By Jay Garmon
ThinkFree Office Online is a web-based productivity suite that goes the extra mile in trying to imitate Microsoft Office. Is this free web-app really the next best thing to Microsoft's standard-setting app suite, or is ThinkFree just another Web 2.0 pretender? We sort it out in this review.
ThinkFree makes a set of applications designed to compete with Microsoft Office, but its application model is somewhat unusual. ThinkFree offers a conventional application suite that you can buy, but it replicates almost all the functions of its Write word processor, Calc spreadsheet, and Show presentation program online, for free. In and of itself, that model isn't extraordinary these days. What makes ThinkFree different is that it segregates document sharing and document editing. You can store, share, and view documents on ThinkFree with all the same granular controls found in Google Docs or Zoho. Beyond that, you can generate embeddable widgets so you can publish self-updating documents on other Web sites. All of these functions are separate and distinct from ThinkFree's online editing capabilities, a point made abundantly clear on ThinkFree's home page, where there is almost no mention made of online editing.
As an ad-hoc format converter, online document storehouse, or Web publishing service, ThinkFree is very solid. But the second you click the Edit button, the experience deteriorates rapidly. ThinkFree Online uses a Java Virtual Machine to handle editing, and you must download the JVM to edit your online documents. That wouldn't be a problem except that the JVM download isn't small and ThinkFree's server nearly always times out. It took me a dozen attempt over four days to get the JVM installed. Once I finally overcame that hurdle, I found the JVM had equal trouble syncing with my online documents -- again, server lag kept the documents from loading -- such that editing was almost impossible. Despite repeated e-mail exchanges with ThinkFree's customer service, I couldn't resolve the issue.
ThinkFree Write has all the core functions of Microsoft Word down pat, including a very serviceable spellchecker and an ability to display diacritical marks. Like every other web-based word processor we've tested, ThinkFree still couldn't handle a find-replace of formatting data or offer a grammar-check option, nor did it have the robust mail-merge and picture-insert features of Zoho. Despite these limitations, ThinkFree Write was still more full-featured than Google Docs and provided an interface that was comfortably familiar for MS Word users. The PDF export was very clean and simple. The main problem with virtually all of these functions is that every one of them made the web-app lock up, as the server connection was painfully slow. PDF export took in excess of ten minutes, and I often had to wait two or three minutes switching from text editing to menu functions. After a week of testing, I had barely any actual word-processing to show for my efforts.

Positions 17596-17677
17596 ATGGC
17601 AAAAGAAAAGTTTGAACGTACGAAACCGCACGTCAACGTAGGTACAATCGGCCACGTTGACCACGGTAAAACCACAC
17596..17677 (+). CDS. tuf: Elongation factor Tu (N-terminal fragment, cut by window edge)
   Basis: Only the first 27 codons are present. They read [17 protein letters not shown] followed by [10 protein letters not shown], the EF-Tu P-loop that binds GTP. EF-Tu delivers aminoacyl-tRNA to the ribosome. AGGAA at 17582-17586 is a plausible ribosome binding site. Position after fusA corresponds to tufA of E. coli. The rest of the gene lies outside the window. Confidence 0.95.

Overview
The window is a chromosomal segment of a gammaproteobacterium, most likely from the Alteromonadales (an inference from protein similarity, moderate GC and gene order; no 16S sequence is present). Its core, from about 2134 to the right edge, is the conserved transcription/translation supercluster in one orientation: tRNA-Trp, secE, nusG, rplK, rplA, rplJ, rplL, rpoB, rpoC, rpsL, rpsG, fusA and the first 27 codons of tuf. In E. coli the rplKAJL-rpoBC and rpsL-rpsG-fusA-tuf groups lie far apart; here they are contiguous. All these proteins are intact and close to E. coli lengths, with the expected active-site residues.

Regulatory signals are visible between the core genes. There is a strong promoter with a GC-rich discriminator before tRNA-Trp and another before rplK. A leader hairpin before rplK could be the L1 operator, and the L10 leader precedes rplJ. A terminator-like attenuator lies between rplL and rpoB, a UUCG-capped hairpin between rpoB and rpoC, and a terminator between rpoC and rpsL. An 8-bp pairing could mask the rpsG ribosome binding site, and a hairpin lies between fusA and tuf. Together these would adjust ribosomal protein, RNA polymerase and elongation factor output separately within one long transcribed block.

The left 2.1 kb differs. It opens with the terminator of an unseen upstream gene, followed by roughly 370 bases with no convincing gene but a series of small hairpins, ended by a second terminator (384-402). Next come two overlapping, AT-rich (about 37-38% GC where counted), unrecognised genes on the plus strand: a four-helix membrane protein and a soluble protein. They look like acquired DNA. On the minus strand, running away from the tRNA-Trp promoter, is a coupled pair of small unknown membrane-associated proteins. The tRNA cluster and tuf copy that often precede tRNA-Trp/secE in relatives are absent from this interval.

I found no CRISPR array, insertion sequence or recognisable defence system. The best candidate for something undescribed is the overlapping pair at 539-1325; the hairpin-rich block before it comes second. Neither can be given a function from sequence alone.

In all honesty, I couldn't adequately evaluate ThinkFree Calc as I couldn't get the web-based editor to load. ThinkFree couldn't open our test spreadsheet, a notoriously complicated Dungeons & Dragons character sheet I use for extreme spreadsheet crash-testing. If a spreadsheet app can handle this D&D sheet -- with its multiple interrelated formulas, embedded graphics, and hefty Macros -- it can handle anything. Thus, there's little surprise that ThinkFree couldn't edit the D&D sheet, and that even when it simply displayed the document, the formatting was mangled. What isn't forgivable is that ThinkFree couldn't open a blank spreadsheet. Specifically, I couldn't create a spreadsheet with Calc. The spreadsheet editor simply wouldn't load.
ThinkFree Show handled our test presentation with middling skill. It converted the PowerPoint 2007 graphics and text with no formatting drift, but complex background images and graphs didn't survive the import process. It had a basic selection of transitions and fonts, though not quite the array of backgrounds found in Zoho. Overall, Show was solid but not spectacular. Unfortunately, it too suffered from the server timeout issues that plagued Write and Calc, and in a way this was more of a problem for Show. While you could view presentations in Show without invoking the full editor, you couldn't view them in true fullscreen outside of the edit mode. If I'm going to base my presentation in Thinkfree, I'm not going to make my audience wait for an edit window to load.
Ultimately, ThinkFree seems like it could be a solid product, but the pervasive slowness and lockups that marred my test experience make the product totally untrustworthy. While ThinkFree is a moderately useful document viewer and sharing platform, as a full-fledged document creator and editor, it is unreliable to the point of uselessness. Moreover, ThinkFree seemed unwilling to acknowledge the problem was on their end, despite evidence to the contrary. Until they get their apparent server timeout issues resolved, I recommend you steer clear of ThinkFree.